Sensory experience. Or even a synesthetic one:

The toy behemoth Fisher-Price produced a wildly popular set of colored plastic magnetic toy letters in the late twentieth century: red A, orange B, etc. A study of grapheme-color synesthetes (people who map an individual printed letter with a consistent color) revealed that those who grew up with these letters had synesthetic alphabets that mapped onto the Fisher-Price colors.

Use this book at your own risk, then: you might not learn how to garden, but you’ll start asking yourself what is hidden in plain sight and noticing when the fruit that seems sweet reveals rot at the core and the roots go deeper than we could ever see from what they produce.

Vivid watercolors and plainspoken language—An Encyclopedia is for children—reinforce the book’s core message:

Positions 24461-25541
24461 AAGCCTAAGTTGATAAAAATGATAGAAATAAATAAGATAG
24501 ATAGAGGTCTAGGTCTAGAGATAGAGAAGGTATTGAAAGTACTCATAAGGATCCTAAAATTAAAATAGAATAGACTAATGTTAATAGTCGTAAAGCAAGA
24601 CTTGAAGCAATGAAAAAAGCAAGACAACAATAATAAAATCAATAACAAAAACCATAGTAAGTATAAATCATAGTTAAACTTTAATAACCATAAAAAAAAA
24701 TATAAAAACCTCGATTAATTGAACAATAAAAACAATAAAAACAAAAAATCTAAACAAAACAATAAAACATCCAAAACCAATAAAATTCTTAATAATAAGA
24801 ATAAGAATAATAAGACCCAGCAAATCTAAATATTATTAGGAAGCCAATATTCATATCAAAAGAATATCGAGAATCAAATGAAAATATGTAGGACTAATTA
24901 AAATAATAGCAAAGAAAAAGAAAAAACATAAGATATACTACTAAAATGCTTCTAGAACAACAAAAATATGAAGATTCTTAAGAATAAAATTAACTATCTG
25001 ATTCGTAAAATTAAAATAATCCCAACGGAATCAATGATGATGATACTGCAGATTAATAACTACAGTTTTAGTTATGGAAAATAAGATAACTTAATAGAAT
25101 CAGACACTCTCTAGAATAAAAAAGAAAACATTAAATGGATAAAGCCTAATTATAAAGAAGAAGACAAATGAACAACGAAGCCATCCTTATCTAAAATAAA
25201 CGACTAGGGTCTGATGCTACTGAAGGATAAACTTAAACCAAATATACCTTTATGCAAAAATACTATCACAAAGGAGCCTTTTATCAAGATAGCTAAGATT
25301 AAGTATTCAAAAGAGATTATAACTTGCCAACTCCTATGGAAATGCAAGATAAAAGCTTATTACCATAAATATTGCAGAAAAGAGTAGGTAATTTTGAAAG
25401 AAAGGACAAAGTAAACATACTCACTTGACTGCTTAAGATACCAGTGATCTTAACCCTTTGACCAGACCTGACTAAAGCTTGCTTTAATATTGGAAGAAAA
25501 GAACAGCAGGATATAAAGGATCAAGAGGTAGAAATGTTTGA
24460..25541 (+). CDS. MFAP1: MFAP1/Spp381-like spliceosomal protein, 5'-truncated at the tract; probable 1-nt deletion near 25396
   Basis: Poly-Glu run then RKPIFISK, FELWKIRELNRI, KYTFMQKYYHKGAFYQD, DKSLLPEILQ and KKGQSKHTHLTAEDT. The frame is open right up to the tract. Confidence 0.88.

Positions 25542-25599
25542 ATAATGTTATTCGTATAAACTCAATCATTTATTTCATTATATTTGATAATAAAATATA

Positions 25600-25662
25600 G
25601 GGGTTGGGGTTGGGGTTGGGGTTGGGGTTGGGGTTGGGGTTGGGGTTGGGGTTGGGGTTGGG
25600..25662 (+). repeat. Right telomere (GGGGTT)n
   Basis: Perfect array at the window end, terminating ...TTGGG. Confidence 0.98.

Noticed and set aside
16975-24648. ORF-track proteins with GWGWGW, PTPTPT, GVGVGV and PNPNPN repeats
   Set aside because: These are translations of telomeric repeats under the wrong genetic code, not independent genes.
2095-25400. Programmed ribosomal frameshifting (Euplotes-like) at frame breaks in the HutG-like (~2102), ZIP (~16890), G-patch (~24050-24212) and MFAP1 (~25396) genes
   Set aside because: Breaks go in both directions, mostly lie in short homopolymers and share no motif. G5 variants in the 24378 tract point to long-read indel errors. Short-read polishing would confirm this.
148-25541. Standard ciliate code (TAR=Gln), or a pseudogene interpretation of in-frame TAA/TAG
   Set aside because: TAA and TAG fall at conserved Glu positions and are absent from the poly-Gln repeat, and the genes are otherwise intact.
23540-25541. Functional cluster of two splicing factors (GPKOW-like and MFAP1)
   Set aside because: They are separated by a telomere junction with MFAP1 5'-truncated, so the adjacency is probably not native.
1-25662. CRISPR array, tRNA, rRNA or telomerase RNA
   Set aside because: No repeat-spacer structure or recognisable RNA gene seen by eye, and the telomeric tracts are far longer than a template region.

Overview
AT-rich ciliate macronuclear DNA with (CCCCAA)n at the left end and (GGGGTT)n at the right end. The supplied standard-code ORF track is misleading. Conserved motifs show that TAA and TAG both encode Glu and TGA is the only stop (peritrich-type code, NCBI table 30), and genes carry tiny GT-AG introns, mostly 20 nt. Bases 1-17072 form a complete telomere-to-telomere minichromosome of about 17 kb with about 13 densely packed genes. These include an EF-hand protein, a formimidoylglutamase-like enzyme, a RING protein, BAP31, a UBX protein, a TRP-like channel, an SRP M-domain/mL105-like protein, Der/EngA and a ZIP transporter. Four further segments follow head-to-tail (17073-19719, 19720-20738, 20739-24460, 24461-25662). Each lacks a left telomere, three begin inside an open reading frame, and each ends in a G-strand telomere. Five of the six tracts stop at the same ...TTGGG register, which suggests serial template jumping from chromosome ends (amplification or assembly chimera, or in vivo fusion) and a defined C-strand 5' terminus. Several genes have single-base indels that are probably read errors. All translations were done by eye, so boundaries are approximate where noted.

We celebrate the garden’s abundance, but we must unearth where it comes from and what it’s for.

Xanthosoma, or dasheen, is the first and only place where Kincaid’s “I” (“known to me, this author”) steps into the book, breaking the encyclopedia’s traditional fourth wall. She comes in as with a light aside.

Yet in her first-person moment, she is also at her most serious. The cod traditionally served with dasheen, Kincaid writes, has been overfished to the point of environmental crisis. Flora and fauna are fragile and fleeting.

Zen gardens promise to imitate the essence of nature and serve as meditative spaces, designed for human contemplation. An Encyclopedia of Gardening for Colored Children promises ongoing profusion and chaos, using the arbitrary linguistic hierarchy to reveal the troubled and growing, profligate and rotting turbulence that the garden tries to subsume.

 

Adrienne Raphel is the author of Thinking Inside the Box: Adventures with Crosswords and the Puzzling People Who Can’t Live Without Them, Our Dark Academia, and What Was It For.